Dr. Al Gara is an Intel Fellow and Chief Architect of E&G Advanced Development, a part of Data Center Group at Intel Corporation. In this capacity he is leading a team of Intel architects in system pathfinding the future for Xeon-Phi compute directions. Additionally he is leading the Intel team responsible for delivering the Exascale system.

Prior to joining Intel in 2011, Dr. Gara was an IBM fellow and chief architect for three generations of the Blue Gene platforms which was awarded the National Medal of Technology and Innovation in 2008. Al has been the chief architect on more than 1/3 of the top10 systems over the last ten years as measured by the Top500.   Al has received two Gordon Bell prizes (1998 and 2006) and the Seymour Cray award in 2010. He has over 70 publications in computer science and physics and more than 130 US patents in the area of computer design and architecture.

Gara received his PhD in physics from the University of Wisconsin, Madison in 1987 for his work calculating the meson mass spectra utilizing a relativistic Bethe-Salpeter approach.

Industry Panel (Saturday, November 11, 2017 12:15-12:50 p.m.)

James Reinders (Moderator)

HPC Enthusiast & Consultant

James Reinders likes fast computers and the software tools to make them speedy.  More than 30 years in High Performance Computing (HPC) and Parallel Computing. 27 Years at Intel Corporation (retired June 2016). James is an author of eight books in the HPC field, numerous papers and blogs.

Peter Boyle

Professor, School of Physics and Astronomy, University of Edinburgh, and Co-Design Leader for The Allan Turing Institute

Prof. Boyle has worked in computational theoretical physics, and in particular in Lattice QCD and codesign since 1994, publishing more than 120 scientific papers. He has developed two supercomputer architectures in collaborations comprising Columbia University, Edinburgh University and IBM Research. His paper about the special purpose QCDOC computer was a Gordon Bell Prize Finalist at Supercomputing 2004. Prof. Boyle also designed the Level 1 Prefetch engine for the BlueGene/Q compute ASIC, resulting in papers that won the 2012 Gauss award, and a Gordon Bell Prize finalist paper with Lawrence Livermore National Laboratory in Supercomputing 2013. Prof. Boyle coauthored 5 US Patents with IBM on the BlueGene/Q design. Prof Boyle has been the principal investigator for an Intel Parallel Computing Centre since 2014 with an interest in many-core architectures and became the Codesign Leader for the Alan Turing Institute and Intel Strategic Partnership in 2016. Prof. Boyle is an Alan Turing Fellow, a Wolfson Fellow and has a part time affiliation with Brookhaven National Laboratory.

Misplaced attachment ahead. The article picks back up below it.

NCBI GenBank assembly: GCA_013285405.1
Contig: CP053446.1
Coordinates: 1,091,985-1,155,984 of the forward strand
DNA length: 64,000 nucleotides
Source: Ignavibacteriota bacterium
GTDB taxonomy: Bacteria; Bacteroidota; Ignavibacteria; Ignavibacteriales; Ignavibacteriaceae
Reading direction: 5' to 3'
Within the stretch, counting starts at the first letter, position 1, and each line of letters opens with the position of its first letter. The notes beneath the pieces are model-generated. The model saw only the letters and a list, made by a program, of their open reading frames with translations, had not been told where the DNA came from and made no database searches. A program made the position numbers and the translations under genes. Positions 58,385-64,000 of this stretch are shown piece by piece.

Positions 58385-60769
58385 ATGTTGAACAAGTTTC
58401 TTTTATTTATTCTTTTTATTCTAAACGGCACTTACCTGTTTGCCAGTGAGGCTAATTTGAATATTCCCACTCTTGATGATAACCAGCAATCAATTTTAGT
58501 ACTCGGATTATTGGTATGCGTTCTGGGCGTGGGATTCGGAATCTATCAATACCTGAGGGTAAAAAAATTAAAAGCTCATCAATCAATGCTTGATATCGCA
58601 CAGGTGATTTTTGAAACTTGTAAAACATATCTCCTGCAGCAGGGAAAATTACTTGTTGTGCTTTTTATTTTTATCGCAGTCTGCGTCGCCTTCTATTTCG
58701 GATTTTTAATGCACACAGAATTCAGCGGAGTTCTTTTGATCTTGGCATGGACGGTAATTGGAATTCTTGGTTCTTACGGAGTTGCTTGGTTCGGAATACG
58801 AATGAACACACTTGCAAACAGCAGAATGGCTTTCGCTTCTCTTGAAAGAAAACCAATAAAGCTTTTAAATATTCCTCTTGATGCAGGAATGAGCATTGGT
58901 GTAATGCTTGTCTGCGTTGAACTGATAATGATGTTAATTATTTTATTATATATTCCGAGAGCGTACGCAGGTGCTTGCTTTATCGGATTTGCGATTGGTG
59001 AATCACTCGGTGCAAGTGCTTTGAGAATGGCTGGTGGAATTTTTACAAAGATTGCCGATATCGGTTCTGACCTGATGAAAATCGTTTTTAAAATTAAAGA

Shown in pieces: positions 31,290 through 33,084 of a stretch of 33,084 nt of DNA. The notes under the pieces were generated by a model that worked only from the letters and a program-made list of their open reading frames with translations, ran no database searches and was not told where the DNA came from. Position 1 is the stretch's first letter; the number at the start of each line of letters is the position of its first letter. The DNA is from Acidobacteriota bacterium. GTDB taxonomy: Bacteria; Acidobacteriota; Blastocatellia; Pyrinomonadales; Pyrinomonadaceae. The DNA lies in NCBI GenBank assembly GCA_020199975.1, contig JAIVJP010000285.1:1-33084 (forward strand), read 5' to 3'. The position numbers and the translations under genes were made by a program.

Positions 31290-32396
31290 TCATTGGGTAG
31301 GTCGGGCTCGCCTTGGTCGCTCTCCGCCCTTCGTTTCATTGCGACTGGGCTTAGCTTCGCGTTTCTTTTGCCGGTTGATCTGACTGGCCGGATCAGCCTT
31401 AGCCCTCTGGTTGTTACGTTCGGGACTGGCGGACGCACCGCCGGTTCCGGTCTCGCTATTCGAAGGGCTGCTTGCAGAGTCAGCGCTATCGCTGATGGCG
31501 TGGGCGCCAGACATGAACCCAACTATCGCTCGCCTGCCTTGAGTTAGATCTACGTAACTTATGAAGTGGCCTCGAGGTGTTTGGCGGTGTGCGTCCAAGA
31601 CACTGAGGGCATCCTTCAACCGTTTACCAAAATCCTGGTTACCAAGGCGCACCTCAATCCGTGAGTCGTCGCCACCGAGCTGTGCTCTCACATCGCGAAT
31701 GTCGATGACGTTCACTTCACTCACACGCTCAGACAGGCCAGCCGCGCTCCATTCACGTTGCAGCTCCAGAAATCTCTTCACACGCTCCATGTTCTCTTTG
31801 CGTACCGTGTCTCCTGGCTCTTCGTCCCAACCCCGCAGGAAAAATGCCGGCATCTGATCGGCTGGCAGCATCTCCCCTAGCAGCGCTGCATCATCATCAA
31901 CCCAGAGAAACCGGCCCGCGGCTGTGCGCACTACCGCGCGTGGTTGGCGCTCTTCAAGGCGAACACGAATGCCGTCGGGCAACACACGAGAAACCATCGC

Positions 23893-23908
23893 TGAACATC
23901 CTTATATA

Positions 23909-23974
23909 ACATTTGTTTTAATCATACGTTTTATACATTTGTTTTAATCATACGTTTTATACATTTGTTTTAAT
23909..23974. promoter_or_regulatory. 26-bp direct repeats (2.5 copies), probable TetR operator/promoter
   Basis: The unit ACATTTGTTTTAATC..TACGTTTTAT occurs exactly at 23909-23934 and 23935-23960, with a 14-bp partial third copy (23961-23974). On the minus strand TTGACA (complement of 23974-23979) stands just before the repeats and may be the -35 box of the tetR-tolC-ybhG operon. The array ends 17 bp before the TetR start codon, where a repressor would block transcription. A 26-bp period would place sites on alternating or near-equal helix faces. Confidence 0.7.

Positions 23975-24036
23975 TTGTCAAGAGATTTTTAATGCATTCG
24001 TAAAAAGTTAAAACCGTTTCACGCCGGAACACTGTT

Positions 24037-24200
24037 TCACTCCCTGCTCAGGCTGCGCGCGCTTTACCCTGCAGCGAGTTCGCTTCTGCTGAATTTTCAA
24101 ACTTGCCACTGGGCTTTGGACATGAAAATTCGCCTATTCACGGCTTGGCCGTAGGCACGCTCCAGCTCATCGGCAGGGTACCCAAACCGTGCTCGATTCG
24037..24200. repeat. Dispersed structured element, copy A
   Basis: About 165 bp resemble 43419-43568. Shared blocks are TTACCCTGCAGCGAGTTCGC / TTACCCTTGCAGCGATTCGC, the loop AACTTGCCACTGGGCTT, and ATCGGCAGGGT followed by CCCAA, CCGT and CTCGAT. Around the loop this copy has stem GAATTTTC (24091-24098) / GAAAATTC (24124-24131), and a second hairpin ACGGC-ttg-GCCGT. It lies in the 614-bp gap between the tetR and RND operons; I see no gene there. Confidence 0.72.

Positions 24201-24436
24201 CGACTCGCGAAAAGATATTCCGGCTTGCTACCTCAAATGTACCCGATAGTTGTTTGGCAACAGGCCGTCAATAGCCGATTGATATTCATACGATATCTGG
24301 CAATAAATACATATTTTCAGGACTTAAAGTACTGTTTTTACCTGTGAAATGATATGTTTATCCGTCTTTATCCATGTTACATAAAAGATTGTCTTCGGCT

Dr. Barbara Chapman

Professor of Applied Mathematics & Statistics and Computer Science at Stony Brook University

Dr. Chapman is a Professor of Applied Mathematics and Statistics, and of Computer Science, at Stony Brook University, where she is affiliated with the Institute for Advanced Computational Science.  She also directs Computer Science and Mathematics Research at Brookhaven National Laboratory. She has performed research on parallel programming interfaces and the related implementation technology for over 20 years and has been involved in several efforts to develop community standards for parallel programming, including OpenMP, OpenACC and OpenSHMEM.  Her research group created the OpenUH compiler that enabled practical experimentation with proposed enhancements to application programming interfaces and the corresponding implementation techniques. This work considered features that enable parallelization of both Fortran and C programming languages. Her group moreover created a reference implementation of the library-based OpenSHMEM standard. Dr. Chapman has co-authored over 200 papers and two books. She obtained a B.Sc. with 1st Class Honours in Mathematics from the University of Canterbury and a Ph.D. in Computer Science from Queen’s University of Belfast.